Agile & Lean Product Development

A Practical Approach to Agility and Product Management

Nail your Backlog Priorities by Figuring out Return on Effort

Prioritization of work is hard: it’s often more an art than a science. Unless you work in an organization that has mastered the delicate balance of work from a prioritized roadmap as well as customer requests, you too may often be faced with squeaky-wheel prioritization: The customer yelling the loudest (or the one who last spoke with sales or the CEO) gets what they want.

We product management professionals thought there must be a better way to figure out prioritization, one that’s more “scientific” and less subjective. So various schemes for prioritization emerged from the industry, looking at the benefits of features such as new revenue, customer retention, cost savings, … you name it. Either one or multiple of these factors were being considered and summarized into terms such as “business value”. Agilists quickly pointed out that absolute values (e.g. dollars) make things hard to compare and that measurements are often imprecise, so we started thinking in relative business value points.

Great, so now we have a way of systematically prioritizing our features, right? As long as we work our way down our feature backlog in descending order of business value, we’re making sure we deliver the most value to the business and we solved the problem of old-school prioritization, right?

Well, not so fast, cowboy… (Continue reading this post on MindTheProduct where it has been published in its entirety)

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Ideas are Screwing Up your Product Roadmap

Your ideas could be messing up your product roadmap. Yes, you read that right. Wait, aren’t great ideas the fuel of a good product roadmap? Sure, to some extent. But are you suffering from challenges like having a hard time sticking to your roadmap and delivering against it? Half-done or low-quality features? Constantly switching priorities, or too much WIP? Well, it may just be because of your ideas.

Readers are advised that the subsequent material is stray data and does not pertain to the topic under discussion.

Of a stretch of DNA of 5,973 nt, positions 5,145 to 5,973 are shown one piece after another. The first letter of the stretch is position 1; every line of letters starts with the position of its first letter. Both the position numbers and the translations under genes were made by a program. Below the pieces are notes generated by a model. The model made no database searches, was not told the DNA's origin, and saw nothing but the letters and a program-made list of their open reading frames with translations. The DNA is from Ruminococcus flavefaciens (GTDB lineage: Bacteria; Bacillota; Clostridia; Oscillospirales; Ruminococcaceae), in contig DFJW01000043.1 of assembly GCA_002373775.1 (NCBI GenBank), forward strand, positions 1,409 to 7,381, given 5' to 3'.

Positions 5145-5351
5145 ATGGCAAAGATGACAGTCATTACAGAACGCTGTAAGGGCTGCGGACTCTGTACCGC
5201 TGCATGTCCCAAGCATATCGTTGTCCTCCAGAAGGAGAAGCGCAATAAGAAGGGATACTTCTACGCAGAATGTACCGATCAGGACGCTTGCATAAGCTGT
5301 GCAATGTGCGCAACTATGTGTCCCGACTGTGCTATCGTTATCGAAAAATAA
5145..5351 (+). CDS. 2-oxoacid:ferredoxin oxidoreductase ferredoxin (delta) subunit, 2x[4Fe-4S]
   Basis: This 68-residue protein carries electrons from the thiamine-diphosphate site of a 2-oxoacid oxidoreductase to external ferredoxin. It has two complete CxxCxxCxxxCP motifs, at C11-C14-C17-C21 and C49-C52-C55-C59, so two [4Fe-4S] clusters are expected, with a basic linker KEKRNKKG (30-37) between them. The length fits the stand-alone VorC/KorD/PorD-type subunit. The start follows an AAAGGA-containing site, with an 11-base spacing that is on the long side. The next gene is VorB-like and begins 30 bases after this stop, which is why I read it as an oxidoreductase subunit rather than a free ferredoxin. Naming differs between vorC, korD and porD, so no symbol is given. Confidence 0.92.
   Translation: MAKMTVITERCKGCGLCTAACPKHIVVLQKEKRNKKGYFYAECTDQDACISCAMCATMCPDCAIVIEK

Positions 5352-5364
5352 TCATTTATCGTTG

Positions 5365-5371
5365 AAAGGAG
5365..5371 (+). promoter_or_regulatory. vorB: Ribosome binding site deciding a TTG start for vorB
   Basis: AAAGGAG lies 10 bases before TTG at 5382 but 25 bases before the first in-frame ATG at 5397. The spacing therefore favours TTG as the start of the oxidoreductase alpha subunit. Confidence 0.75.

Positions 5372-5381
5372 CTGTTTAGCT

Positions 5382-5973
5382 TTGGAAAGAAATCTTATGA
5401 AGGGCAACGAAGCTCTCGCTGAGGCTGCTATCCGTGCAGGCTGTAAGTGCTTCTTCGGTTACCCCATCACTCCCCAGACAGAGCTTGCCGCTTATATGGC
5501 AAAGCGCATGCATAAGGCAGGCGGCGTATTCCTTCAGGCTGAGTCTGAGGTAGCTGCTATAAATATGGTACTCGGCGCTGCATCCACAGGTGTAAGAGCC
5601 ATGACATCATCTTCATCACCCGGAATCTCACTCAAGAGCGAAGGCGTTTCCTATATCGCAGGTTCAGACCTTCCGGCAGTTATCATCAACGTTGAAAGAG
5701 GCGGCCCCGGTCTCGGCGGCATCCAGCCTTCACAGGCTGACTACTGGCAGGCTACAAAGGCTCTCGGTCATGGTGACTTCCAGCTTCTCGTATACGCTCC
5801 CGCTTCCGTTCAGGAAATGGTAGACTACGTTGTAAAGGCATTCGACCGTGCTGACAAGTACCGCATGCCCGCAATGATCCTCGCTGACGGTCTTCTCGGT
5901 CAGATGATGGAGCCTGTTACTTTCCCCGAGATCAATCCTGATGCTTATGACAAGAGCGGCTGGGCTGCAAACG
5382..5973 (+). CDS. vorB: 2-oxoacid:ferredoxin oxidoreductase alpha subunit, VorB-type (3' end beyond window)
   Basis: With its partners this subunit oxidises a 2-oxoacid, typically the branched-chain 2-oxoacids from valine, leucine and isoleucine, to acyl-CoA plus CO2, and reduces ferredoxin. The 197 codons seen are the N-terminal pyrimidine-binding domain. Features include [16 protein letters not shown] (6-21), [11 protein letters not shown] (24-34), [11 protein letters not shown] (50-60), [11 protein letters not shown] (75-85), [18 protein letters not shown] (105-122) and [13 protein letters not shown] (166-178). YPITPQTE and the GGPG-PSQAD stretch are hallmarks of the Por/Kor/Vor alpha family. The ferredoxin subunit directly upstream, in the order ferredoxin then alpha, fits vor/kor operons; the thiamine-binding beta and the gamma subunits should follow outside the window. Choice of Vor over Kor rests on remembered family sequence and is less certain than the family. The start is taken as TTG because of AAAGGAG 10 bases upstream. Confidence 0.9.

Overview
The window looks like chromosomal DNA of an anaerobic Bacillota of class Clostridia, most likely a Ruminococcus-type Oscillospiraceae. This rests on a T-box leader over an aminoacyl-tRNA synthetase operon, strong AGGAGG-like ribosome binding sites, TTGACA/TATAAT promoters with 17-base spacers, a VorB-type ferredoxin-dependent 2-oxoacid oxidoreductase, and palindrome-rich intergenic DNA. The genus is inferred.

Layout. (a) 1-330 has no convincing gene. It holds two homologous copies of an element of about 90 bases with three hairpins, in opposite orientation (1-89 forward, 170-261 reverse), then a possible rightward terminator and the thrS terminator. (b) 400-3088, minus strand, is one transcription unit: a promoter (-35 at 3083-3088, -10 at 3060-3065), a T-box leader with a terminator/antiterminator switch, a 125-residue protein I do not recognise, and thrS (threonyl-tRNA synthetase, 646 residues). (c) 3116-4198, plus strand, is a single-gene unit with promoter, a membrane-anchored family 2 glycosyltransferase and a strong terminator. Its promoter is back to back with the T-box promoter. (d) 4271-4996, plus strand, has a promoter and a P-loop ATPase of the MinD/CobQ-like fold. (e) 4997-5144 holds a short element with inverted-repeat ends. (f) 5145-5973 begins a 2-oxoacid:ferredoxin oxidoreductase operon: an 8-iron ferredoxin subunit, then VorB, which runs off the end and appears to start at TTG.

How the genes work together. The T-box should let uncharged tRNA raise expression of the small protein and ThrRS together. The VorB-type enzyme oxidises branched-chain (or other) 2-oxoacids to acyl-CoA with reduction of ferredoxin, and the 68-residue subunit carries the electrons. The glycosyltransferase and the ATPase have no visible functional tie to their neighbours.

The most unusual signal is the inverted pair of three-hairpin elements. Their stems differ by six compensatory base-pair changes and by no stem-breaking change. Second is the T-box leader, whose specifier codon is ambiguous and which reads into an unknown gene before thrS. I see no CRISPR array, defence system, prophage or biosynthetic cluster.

First, let’s clarify what I mean by roadmap: …

Read the remainder of this post on ProductCraft 

Why the Word “assign” should be Banned from Agile Teams

Words matter. Language matters. Single words can evoke a whole set of connotations and feelings. In the Agile space, the word “waterfall” certainly does that. Every language domain, such as an organization or field of practice, has these words or phrases that have a very specific meaning understood by everyone who’s part of that group. Sometimes they’re neutral, sometimes positive and sometimes they’re just taboo — words you better avoid due to the bad aftertaste or overwhelmingly negative connotations. In a different context or domain, the same word may be completely innocent and neutral — just ask hikers about waterfalls. (In one organization I worked for, you should never mention “productivity”; otherwise, you’d immediately be confronted with visceral reactions and backlash!)

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7 Great Books for Product Managers

There are an increasing number of books out there about various aspects of product management. Here are some of my favorites which will hopefully be useful for both aspiring as well as experienced Product Managers and entrepreneurs: